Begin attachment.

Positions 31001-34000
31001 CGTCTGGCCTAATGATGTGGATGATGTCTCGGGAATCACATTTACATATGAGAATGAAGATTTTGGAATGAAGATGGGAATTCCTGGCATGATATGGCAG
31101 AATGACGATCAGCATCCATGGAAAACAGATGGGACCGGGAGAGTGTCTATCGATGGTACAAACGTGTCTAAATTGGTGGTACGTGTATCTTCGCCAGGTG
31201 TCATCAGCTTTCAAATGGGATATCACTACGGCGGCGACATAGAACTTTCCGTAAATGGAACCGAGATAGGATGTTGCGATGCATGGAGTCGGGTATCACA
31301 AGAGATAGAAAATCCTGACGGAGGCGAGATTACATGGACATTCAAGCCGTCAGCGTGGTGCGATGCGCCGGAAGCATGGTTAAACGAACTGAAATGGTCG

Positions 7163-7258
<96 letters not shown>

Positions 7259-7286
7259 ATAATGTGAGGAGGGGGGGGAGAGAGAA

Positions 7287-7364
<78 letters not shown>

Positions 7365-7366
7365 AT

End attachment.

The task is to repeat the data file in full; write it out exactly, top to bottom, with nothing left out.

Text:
Positions 31001-34000
31001 CGTCTGGCCTAATGATGTGGATGATGTCTCGGGAATCACATTTACATATGAGAATGAAGATTTTGGAATGAAGATGGGAATTCCTGGCATGATATGGCAG
31101 AATGACGATCAGCATCCATGGAAAACAGATGGGACCGGGAGAGTGTCTATCGATGGTACAAACGTGTCTAAATTGGTGGTACGTGTATCTTCGCCAGGTG
31201 TCATCAGCTTTCAAATGGGATATCACTACGGCGGCGACATAGAACTTTCCGTAAATGGAACCGAGATAGGATGTTGCGATGCATGGAGTCGGGTATCACA
31301 AGAGATAGAAAATCCTGACGGAGGCGAGATTACATGGACATTCAAGCCGTCAGCGTGGTGCGATGCGCCGGAAGCATGGTTAAACGAACTGAAATGGTCG

Positions 7163-7258
<96 letters not shown>

Positions 7259-7286
7259 ATAATGTGAGGAGGGGGGGGAGAGAGAA

Positions 7287-7364
<78 letters not shown>

Positions 7365-7366
7365 AT